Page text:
Cancer researcher Stefani Alexis Shoreibah ’21 works at the nexus of art, oncology, and deep empathy
On August 18, 2021, a new 8-foot-tall, 800-pound sculpture arrived at its temporary home between the Diana Center and Altschul Hall. Weecha, brought to campus via a collaboration with Professor Joan Snitzer, director of the visual arts program in the Department of Art History, is on loan to the College from August 2021 to July 2022 to coincide with the celebration of the Barnard Year of Science.
Weecha was inspired by the world-renowned metamorphic petrologist Maria Luisa “Weecha” Crawford, Henry Richardson’s thesis advisor and geology professor at Bryn Mawr, where he took courses as an undergraduate at Haverford. Now age 82, Crawford has left an amazing legacy in the fields of geology and petrology. After graduating from Bryn Mawr in 1960, she studied at the University of Oslo in Norway on a Fulbright scholarship (1960-61) and received a Ph.D. from the University of California, Berkeley, in 1965. That same year, she joined the faculty at Bryn Mawr as an assistant professor. Throughout her tenure at the college — she retired in 2006 after 41 years on the faculty — Crawford served as department chair and helped spearhead the creation of the environmental studies program at Bryn Mawr. In 1993, she was honored with a MacArthur Fellowship.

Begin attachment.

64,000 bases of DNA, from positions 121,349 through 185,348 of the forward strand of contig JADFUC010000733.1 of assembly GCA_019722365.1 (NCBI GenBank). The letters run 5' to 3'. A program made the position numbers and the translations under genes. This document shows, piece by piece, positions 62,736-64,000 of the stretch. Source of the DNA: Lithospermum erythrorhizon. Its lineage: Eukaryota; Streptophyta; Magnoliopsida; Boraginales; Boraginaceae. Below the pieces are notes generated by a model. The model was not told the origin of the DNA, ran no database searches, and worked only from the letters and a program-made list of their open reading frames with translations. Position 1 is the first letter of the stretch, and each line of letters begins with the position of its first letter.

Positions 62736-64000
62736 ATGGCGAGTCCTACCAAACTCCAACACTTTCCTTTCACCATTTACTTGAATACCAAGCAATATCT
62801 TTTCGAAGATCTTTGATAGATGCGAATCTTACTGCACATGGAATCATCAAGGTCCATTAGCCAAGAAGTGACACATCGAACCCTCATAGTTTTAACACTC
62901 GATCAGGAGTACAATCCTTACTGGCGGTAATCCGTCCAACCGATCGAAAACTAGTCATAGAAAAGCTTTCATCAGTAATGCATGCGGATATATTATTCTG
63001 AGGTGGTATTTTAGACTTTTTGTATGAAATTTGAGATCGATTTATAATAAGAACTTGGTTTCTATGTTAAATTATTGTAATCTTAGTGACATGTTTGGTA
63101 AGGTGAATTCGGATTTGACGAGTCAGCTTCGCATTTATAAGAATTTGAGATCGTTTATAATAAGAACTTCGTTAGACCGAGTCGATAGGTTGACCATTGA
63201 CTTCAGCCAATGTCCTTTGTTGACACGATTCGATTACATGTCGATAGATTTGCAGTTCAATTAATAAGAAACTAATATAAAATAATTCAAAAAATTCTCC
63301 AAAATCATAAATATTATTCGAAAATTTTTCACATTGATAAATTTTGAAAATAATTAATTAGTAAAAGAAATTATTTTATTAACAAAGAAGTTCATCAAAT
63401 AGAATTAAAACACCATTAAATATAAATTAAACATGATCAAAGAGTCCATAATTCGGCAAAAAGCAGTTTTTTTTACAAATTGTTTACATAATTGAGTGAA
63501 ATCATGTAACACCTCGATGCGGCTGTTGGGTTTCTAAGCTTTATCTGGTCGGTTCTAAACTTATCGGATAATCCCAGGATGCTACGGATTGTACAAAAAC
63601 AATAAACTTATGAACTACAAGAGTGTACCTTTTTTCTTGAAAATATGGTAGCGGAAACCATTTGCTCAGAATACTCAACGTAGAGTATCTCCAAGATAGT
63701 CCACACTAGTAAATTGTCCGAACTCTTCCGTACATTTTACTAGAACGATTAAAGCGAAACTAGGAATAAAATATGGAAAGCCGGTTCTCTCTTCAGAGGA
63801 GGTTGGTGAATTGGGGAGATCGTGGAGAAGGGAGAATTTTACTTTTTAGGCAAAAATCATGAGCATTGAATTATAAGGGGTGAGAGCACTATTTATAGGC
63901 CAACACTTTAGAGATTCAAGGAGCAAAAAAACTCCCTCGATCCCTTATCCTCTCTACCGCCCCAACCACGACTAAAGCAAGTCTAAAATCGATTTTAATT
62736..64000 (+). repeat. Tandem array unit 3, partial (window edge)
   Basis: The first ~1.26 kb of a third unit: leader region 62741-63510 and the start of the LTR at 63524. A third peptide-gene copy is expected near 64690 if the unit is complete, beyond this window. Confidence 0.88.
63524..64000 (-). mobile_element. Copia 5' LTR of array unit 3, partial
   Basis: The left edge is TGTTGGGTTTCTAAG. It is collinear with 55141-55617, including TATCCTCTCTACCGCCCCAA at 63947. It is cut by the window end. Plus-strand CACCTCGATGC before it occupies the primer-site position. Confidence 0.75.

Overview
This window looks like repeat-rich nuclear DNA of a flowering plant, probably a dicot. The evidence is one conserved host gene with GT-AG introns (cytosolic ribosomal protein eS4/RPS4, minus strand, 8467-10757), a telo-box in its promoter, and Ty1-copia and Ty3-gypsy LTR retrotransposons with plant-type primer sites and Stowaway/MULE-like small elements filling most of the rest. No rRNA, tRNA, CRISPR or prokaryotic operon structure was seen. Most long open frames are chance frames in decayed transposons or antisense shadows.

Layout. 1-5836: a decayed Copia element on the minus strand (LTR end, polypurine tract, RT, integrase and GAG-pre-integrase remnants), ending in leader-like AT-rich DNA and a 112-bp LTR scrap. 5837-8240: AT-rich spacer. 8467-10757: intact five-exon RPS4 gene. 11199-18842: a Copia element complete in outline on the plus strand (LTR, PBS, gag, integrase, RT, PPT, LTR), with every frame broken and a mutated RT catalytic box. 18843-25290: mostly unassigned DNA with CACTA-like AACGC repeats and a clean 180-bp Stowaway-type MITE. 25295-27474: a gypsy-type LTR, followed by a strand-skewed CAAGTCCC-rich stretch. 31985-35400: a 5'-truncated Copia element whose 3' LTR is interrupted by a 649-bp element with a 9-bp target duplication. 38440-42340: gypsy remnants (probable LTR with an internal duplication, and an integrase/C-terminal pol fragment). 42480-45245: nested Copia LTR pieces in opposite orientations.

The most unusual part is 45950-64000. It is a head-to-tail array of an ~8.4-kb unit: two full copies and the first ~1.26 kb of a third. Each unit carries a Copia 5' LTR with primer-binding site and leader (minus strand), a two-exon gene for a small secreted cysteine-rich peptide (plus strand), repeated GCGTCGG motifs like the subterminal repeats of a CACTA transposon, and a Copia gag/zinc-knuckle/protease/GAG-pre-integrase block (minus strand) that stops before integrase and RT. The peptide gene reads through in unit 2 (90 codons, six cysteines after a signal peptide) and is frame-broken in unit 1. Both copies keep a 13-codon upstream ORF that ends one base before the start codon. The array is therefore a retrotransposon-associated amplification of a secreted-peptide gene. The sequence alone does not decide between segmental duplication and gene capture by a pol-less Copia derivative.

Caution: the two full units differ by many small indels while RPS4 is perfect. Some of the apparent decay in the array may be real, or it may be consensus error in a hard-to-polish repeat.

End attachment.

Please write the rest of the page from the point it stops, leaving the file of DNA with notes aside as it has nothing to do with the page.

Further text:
As Barnard kicks off the Year of Science, the focus is on equipping women in STEM with the skills and resources they need to succeed in their respective fields. Women’s colleges, like Barnard and Bryn Mawr, have a critical role to play when it comes to increasing female participation in the sciences, Richardson believes, and Crawford is a shining example of that. “The purpose of this sculpture is to draw the students closer in, to generate curiosity, so they learn not only about Weecha Crawford but about the STEM program at Barnard,” says Richardson. The sculpture also symbolizes the intricate relationship between the sciences and the arts — an important staple of the Barnard liberal arts education and focus for the Barnard Year of Science.